IT'S NEVER EASY TO tell someone to get the hell out of your house. Even when it's warranted, most folks are unaccustomed to confrontation and will go to great lengths to get the offender to right his or her course. In cases when the message just isn't getting through, however, sometimes one just has to point out the shortest path between their ass and the door and urge the jerk to use it.
Such a situation arose last night at the poker game. For the size of our player pool, we've had surprisingly few confrontations and, up until yesterday, only one ban. Even that one took several weeks to become necessary, because amid his faults — abysmal dealing skills, being a poor winner, telling annoying stories all night, rubbing his bluffs in people's faces — he was a borderline-retarded poker player and routinely left $300 to $500 behind each visit. (By comparison, the maximum initial buy-in is $100.) We did warn him to clean up his act with declining measures of diplomacy. He shined us on with his irritating chuckle and continued to offend.
Only when he began angleshooting — engaging in actions that bordered on cheating — did the host, Danny, step in. After a night when he deliberately misdealt to confuse an opponent, clumsily colluded with a friend of his at the table, and first denied that he had gone all in, and then attempted to short the pot when we forced him to commit, Danny finally told him not to return. It was in this guy's interest to heed the warning; at least three of the players were as willing to kick his ass as they were to bankrupt it.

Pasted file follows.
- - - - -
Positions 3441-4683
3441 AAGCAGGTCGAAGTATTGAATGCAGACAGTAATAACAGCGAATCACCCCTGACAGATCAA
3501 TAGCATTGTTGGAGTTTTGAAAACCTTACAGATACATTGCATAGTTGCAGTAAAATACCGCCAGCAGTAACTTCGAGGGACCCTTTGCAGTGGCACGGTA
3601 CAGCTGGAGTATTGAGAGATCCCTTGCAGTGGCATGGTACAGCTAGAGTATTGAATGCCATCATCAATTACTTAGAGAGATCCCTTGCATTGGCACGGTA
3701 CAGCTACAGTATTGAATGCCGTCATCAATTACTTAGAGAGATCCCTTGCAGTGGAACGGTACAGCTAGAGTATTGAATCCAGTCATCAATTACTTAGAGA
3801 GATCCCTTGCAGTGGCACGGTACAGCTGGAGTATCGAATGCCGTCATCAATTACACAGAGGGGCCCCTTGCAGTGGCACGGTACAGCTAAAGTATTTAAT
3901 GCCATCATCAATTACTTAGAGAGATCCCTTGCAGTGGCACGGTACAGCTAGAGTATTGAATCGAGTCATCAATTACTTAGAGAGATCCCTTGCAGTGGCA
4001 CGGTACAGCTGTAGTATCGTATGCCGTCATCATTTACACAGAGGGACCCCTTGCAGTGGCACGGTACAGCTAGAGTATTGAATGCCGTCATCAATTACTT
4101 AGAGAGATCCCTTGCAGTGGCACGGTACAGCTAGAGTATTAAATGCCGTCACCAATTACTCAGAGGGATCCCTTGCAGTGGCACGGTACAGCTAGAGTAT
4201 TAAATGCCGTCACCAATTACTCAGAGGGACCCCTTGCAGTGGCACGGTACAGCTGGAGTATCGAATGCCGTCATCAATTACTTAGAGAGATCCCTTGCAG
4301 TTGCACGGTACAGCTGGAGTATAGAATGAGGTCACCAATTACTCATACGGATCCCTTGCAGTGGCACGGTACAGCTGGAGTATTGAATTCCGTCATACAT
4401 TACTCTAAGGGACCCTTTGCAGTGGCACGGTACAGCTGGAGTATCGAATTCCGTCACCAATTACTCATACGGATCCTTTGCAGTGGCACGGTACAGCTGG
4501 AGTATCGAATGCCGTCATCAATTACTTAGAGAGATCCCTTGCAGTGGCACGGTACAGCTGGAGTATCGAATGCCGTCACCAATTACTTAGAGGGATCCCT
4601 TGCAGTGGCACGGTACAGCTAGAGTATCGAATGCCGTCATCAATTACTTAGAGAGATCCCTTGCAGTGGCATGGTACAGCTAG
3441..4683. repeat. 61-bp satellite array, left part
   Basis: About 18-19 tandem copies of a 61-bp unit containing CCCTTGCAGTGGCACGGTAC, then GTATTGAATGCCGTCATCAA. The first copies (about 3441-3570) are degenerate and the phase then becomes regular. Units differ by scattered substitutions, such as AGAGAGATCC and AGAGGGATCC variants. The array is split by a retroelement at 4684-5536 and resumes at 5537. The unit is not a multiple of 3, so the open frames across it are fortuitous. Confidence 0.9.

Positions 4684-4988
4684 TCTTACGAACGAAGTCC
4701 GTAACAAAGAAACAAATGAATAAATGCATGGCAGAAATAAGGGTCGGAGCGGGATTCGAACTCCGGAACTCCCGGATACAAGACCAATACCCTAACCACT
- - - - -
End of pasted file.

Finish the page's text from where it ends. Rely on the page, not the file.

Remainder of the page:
The only other player who came close to evoking this much wrath was Craig. Craig was out to have a good time, both in his carefree play and his prodigious thirst. He played hunches, raised heavily with crap to throw folks off, and chattered constantly to those in the hand or, when he had folded, to his seatmates. Craig could easily down 10 beers over the course of an evening, and often showed up already tipsy. I feared letting him leave when I hosted, despite assurances that he was okay to drive. I relaxed when Danny took over as primary game host.
Between talking all the time and getting progressively drunker over the evening, Craig routinely committed a mortal sin of poker: He slowed down the game. We have a system for sending two active decks around the table so there's almost never a time when a new dealer can't pick up a shuffled, cut deck and get 'em in the air. We see more hands per hour than many casino players, even as one or two conversations roll on. But chitchat takes a weak second when a pot gets big or several players are seeing the river card. So when Craig, well into his second six-pack, would begin slurring through a defense of his questionable play while holding the deck, as players are itching to see the last card, there would arise a chorus of, "Next card, Craig," "Let's see a turn, Craig," "Craig! Deal!" like an Apostles' Creed for edgy poker degenerates.
Between his repeated delay-of-game penalties and his nonsensical play, Craig was sinking in popularity fast. An absence of a few months eased folks' ire, though if you slowed down the action, you still risked being called "Craig."
The real Craig showed up uninvited last night, after calling Danny to see if there was a seat available. As we were on the verge of spreading to two tables with 11 people already, Danny — who sometimes has trouble saying "no," said to come over. This put some folks on edge, as for a while we would be playing six-handed. Playing at a short table involves some changes in tactics, and some folks flat out don't like the more aggressive style it requires, nor the lesser chance of getting proper odds for draws. So Craig had already gotten under some skins without even appearing. He finally arrived already drunk.